Blazers start losing with viewers, too
How the mighty have fallen. And how not-so-mighty Portland television reporters slipped and slid en route to monstrous viewership during the recent storm.
The Portland Trail Blazers registered the worst Nielsen ratings I have seen for a Blazer telecast since the team showed up in Portland in 1970.
At one point on Saturday night Ñ when most Portland-area residents were huddled around the warmth of their TV screens Ñ the Blazers-Timberwolves game from Minneapolis on KGW (8) sank to just a 5 percent share of the audience, with 30,000 homes tuning in.
That's not just bad. That's awful. I've seen 'Three Stooges' episodes and Juiceman infomercials grabbing more impressive numbers. As a comparison, the weather coverage at 9:45 a.m. Saturday on KGW was attracting 120,000 homes, while KOIN (6) was netting 80,000 homes, KATU (2) almost 70,000 homes and KPTV (12) 65,000 homes.
If there was a trend to the storm coverage this time around, it was the 'it's all about me' syndrome among anchors and reporters. If I heard one more story about how they got to work, how they stumbled across the parking lot and how they got picked to do Troutdale duty, I thought I would throw my golf shoes (yeah, reporters' shoes of choice for icy streets) at the TV. There's a name in the TV news business for this: 'reporter involvement.' I've got another name for it: 'not having anything else to talk about.'
And sure, the Blazers were competing with weather coverage on KATU and KOIN and the Rams-Falcons playoff game on KPTV. But even the game between the Blazers and the Shaquille O'Neal-powered Miami Heat on Jan. 7 finished with a paltry 12 percent share.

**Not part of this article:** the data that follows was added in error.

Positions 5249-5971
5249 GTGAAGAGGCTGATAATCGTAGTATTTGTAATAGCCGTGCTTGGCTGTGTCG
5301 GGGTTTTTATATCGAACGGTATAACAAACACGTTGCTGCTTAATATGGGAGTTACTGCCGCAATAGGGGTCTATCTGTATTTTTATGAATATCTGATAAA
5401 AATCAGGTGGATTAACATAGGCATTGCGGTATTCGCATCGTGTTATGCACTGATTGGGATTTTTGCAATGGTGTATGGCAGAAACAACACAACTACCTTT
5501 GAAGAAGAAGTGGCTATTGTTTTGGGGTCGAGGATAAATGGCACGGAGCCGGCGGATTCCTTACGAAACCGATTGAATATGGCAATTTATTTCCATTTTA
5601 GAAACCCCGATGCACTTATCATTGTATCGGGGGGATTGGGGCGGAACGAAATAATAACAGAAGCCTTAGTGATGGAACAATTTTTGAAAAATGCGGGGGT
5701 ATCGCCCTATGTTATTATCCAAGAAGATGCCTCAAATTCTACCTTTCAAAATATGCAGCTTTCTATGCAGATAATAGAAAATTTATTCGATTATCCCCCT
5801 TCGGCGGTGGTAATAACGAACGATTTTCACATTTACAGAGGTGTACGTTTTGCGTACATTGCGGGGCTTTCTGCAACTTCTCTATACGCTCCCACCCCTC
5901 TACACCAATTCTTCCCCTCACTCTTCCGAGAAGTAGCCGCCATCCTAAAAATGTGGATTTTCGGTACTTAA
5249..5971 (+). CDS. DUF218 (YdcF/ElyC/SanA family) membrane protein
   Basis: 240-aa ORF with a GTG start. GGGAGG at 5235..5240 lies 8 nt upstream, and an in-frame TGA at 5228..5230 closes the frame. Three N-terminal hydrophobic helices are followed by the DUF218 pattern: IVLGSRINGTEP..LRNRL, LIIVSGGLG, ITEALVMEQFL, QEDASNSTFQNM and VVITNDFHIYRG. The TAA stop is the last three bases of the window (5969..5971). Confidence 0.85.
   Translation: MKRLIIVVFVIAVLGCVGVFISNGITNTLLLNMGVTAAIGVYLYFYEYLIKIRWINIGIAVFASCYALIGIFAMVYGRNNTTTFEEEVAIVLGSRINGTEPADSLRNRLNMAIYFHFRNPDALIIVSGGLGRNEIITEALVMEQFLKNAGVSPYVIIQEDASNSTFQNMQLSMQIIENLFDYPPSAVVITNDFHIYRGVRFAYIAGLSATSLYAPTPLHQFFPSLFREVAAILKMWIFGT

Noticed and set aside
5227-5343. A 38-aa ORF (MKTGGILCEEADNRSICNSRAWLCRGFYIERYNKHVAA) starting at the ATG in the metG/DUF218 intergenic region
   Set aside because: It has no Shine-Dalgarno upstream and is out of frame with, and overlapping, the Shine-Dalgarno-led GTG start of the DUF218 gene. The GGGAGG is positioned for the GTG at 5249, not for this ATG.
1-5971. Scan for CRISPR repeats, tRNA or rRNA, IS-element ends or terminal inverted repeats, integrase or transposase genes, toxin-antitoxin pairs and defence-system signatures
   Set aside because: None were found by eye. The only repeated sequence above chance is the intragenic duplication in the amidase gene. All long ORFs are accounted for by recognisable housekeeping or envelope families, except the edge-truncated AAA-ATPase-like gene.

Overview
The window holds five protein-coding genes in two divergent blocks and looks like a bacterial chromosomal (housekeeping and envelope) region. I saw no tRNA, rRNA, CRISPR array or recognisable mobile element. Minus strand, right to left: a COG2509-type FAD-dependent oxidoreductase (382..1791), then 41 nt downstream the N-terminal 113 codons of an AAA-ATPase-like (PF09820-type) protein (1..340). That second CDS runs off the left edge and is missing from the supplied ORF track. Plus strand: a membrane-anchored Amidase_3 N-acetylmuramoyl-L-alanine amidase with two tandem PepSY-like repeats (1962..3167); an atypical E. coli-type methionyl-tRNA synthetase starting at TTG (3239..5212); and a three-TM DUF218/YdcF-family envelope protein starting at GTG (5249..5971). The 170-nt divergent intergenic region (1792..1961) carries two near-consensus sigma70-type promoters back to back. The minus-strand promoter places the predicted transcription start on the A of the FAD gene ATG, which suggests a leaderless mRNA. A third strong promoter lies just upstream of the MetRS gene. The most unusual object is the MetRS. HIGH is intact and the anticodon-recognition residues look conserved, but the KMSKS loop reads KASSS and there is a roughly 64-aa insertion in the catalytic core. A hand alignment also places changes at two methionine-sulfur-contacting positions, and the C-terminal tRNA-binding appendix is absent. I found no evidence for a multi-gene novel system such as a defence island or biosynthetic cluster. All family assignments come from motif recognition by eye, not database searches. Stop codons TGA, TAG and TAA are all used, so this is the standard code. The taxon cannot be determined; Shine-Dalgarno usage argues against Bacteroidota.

KGW is in the final year of its contract with the Blazers as the team's flagship station (airing 39 games this season) and station executives have said it would like to keep the relationship going. The Blazers pay KGW for the airtime, but sinking viewership has a way of turning things around quickly during negotiations. Besides, how many times does KGW want to pre-empt its No. 1-rated evening newscasts with Blazer games bringing in an audience that's a third the size?
Too bad the team has lost its allure, because the telecasts are looking better than ever under Producer Scott Zachry and Director Chris McMurtry. Except for the sappy halftime shows (and no one has ever figured out how to make halftime programming interesting or entertaining), the play-by-play team of Mike Barrett and Steve Jones (or Mike Rice, who takes over for Jones when the Snapper is doing ESPN games) are not your typical hometown screamers.
And could anybody at home tell the difference that the games are now being produced from a Mira Mobile Television production truck instead of Paul Allen's state-of-the-art super-duper digital studio inside the Rose Garden? Once Philadelphia's Global Spectrum took over ownership of the Rose Garden last month, the Blazers' Post Up Productions ceased to exist and Allen's showcase studio was disassembled.
Even some of the Blazer promos that we hear now during the telecasts are recorded in a studio basement at some guy's home on Council Crest.
I wonder if having Darius Miles doing weather reports from the Gorge would help.